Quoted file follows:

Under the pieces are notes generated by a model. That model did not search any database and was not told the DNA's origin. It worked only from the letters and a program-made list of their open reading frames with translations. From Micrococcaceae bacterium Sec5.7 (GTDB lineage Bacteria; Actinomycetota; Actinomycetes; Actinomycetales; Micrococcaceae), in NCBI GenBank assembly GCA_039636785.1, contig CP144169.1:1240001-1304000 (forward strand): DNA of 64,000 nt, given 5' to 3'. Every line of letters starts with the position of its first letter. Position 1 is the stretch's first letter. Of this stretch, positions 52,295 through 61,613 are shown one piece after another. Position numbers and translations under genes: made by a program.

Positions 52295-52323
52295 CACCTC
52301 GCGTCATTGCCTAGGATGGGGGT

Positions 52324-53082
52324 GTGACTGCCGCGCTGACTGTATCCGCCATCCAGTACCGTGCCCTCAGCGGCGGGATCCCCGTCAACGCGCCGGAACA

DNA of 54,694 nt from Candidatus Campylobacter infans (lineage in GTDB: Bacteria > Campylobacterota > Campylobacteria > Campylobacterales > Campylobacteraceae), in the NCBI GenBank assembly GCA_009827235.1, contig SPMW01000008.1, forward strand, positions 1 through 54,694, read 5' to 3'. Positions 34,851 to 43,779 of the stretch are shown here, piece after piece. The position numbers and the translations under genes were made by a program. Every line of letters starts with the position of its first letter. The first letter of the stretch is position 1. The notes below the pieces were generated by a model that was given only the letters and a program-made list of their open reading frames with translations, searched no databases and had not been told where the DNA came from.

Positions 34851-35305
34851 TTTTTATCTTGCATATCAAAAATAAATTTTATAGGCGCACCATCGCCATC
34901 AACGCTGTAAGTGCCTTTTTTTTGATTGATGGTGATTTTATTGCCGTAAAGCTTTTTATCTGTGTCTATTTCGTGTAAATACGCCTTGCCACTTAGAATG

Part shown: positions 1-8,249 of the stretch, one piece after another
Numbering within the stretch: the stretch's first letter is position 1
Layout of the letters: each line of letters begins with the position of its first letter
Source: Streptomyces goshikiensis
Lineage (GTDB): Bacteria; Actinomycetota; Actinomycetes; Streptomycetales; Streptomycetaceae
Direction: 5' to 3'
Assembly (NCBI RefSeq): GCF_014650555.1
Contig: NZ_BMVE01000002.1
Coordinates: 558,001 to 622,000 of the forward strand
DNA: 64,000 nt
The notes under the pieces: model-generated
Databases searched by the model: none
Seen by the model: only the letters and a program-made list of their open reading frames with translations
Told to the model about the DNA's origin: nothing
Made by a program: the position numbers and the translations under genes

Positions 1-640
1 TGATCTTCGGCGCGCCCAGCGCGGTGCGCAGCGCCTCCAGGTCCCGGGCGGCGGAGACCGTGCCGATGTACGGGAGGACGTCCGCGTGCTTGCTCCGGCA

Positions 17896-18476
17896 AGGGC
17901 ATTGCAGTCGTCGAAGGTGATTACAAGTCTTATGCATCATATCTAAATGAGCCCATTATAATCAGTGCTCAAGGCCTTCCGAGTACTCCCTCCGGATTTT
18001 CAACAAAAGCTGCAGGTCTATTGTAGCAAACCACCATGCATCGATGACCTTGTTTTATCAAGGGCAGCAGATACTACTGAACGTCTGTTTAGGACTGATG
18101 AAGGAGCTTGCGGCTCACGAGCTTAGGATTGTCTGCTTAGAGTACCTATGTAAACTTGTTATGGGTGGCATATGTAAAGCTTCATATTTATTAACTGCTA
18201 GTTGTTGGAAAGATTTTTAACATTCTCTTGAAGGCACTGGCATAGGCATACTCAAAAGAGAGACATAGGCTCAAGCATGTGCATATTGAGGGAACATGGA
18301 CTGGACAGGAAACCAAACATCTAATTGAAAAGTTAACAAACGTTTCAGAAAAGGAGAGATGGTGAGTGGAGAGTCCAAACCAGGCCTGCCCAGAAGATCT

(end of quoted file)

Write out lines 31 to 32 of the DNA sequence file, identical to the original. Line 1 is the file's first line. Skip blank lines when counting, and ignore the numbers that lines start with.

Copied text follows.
18001 CAACAAAAGCTGCAGGTCTATTGTAGCAAACCACCATGCATCGATGACCTTGTTTTATCAAGGGCAGCAGATACTACTGAACGTCTGTTTAGGACTGATG
18101 AAGGAGCTTGCGGCTCACGAGCTTAGGATTGTCTGCTTAGAGTACCTATGTAAACTTGTTATGGGTGGCATATGTAAAGCTTCATATTTATTAACTGCTA